An excellent editorial, received today via email from WRAL.
When it comes to excellence, North Carolina seems satisfied with achieving unparalleled mediocrity.
Why work to be the best when the state can continue to give unnecessary tax breaks to corporations – on top of massive federal tax cuts? Then, after revenues dry up, explain away stagnation with “that’s the best we can do with the money we have” to deliver important government responsibilities that are just alright? It’s government on the cheap. In too many cases, North Carolina taxpayers aren’t even getting what they pay for.
North Carolina is among the bottom half of states in per-student public school spending and average pay for public school teachers.
The state’s dropped to 40th with a “C-“ grade in Education Week’s “2018 Quality Counts” report card on public education. North Carolina received a C- grade and a score of 70.6 out of a possible 100 in the 2018 Quality Counts report released this week by Education Week. That’s below the national grade of C and score of 74.5. North Carolina’s score put it 40th out of the 50 states and the District of Columbia. That’s a DROP of two slots from a year earlier.
North Carolina remains just one of 14 states that have not expanded, at federal expense, Medicaid health coverage to more than 500,000 citizens who don’t now qualify. United Health Foundation’s annual “America’s Health Rankings” puts the state at 33rd overall and 42nd in per-person public health funding and 41st in infant mortality.
Even in economic development – where the state generally ranks among the leaders – there hasn’t been success commensurate with expectations because of scrimping and shortcuts. Six years ago, the state revamped its economic development structure, in part for cost savings and also to specifically target major manufacturers like auto makers. It hasn’t been any more effective. A year ago, after offering more than $1.5 billion in incentives, Toyota and Mazda selected a site near Huntsville, Ala., over North Carolina for a major, 4,000-job facility.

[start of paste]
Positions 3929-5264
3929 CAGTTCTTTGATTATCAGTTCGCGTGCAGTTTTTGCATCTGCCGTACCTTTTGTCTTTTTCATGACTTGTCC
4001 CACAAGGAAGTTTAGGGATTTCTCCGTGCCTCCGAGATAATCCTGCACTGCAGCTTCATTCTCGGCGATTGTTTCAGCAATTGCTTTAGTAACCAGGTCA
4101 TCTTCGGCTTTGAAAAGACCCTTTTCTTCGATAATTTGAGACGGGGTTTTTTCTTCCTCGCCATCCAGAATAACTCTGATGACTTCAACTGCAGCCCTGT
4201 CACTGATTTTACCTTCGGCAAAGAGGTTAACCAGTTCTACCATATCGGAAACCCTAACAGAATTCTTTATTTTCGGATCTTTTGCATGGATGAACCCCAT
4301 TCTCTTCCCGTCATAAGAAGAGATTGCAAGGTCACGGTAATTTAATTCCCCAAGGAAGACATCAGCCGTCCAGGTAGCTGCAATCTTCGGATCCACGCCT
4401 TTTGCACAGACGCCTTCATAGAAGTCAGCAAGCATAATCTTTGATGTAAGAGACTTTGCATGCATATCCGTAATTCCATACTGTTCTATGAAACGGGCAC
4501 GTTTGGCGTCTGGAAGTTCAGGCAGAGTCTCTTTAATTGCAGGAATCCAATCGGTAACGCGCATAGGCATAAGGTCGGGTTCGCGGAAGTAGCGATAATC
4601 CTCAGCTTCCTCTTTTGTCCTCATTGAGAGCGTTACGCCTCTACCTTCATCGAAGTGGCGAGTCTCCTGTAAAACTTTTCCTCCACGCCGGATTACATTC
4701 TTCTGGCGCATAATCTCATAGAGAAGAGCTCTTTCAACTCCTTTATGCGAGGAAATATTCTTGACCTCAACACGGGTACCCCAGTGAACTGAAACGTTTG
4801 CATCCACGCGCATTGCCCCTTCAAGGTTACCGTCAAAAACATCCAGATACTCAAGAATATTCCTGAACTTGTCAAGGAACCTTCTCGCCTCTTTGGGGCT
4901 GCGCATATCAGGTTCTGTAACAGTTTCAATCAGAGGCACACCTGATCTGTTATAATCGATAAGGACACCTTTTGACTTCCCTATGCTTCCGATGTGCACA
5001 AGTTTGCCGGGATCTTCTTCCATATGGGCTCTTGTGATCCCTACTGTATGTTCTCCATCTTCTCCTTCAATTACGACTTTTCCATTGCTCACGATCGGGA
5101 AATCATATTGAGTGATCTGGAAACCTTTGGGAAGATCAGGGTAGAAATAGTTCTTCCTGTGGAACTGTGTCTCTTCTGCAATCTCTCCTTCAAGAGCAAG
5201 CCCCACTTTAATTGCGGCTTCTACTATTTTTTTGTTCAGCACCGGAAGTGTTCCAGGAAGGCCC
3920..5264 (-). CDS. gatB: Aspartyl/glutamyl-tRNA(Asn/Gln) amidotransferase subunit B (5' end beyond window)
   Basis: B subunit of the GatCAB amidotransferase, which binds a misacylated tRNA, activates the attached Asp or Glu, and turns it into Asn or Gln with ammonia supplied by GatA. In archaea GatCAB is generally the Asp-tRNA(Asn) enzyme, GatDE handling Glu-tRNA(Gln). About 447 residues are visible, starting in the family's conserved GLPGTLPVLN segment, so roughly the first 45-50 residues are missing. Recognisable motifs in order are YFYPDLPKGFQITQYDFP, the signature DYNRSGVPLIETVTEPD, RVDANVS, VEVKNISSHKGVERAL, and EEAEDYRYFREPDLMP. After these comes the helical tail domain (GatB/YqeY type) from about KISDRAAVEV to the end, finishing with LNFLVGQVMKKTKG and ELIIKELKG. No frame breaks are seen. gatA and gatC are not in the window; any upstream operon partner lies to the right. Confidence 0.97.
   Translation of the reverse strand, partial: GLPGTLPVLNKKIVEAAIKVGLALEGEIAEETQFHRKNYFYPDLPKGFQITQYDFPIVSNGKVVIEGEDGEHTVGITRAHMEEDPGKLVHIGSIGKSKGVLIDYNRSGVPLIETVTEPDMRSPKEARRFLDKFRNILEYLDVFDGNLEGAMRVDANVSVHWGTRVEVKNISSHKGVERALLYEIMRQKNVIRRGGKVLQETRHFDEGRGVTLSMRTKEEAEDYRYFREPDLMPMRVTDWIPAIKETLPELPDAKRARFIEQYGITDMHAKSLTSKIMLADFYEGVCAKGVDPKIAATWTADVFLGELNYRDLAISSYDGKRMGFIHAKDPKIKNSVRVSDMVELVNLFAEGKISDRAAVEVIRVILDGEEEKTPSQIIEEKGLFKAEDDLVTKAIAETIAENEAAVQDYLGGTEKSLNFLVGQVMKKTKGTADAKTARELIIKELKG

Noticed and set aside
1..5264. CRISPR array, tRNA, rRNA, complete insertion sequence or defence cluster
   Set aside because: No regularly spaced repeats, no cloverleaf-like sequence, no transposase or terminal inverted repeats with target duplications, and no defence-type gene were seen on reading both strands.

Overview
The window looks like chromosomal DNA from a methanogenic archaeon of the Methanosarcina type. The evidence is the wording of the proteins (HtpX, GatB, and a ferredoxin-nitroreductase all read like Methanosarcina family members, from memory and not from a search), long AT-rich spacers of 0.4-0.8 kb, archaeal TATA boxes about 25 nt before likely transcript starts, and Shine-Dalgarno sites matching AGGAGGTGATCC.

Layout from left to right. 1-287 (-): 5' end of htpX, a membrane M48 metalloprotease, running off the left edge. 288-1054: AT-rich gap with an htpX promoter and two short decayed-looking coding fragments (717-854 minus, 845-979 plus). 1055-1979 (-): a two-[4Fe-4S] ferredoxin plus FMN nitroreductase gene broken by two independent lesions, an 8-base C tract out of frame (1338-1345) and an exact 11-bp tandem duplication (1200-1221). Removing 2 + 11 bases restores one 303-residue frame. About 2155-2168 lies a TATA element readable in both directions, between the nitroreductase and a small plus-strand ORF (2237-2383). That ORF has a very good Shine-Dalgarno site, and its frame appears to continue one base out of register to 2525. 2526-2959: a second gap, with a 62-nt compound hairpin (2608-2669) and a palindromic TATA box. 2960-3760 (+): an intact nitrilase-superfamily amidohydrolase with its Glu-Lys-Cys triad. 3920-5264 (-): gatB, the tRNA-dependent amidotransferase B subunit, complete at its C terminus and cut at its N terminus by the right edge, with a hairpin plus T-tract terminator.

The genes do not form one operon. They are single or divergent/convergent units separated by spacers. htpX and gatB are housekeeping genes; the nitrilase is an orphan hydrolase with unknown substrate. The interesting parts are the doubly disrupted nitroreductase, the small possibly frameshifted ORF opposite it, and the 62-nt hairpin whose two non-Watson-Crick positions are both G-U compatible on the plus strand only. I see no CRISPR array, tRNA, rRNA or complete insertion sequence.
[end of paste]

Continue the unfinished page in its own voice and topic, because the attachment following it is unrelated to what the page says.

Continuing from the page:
That failure was just a prelude to the disappointing high-profile courtships with Amazon and Apple, suitors who picked other states for major facilities.
There is no hiding the diminished aspirations of leaders who aren’t willing to spend more than merely what is needed to get the job done.
There is no demand for excellence and no dedication to constant improvement.
Just get by, that’s fine. That’s the clear message.
But it’s not a message that meets our State Constitution’s mandate that every child receive a quality education.
It is not a message that says North Carolina is a state that cares about the well-being of all of its citizens. It is not a message that tells economic development prospects they’ll find an environment that fosters a quality workforce and growth.
As the General Assembly prepares to start a new session, it is time to lift the state out of the bargain basement.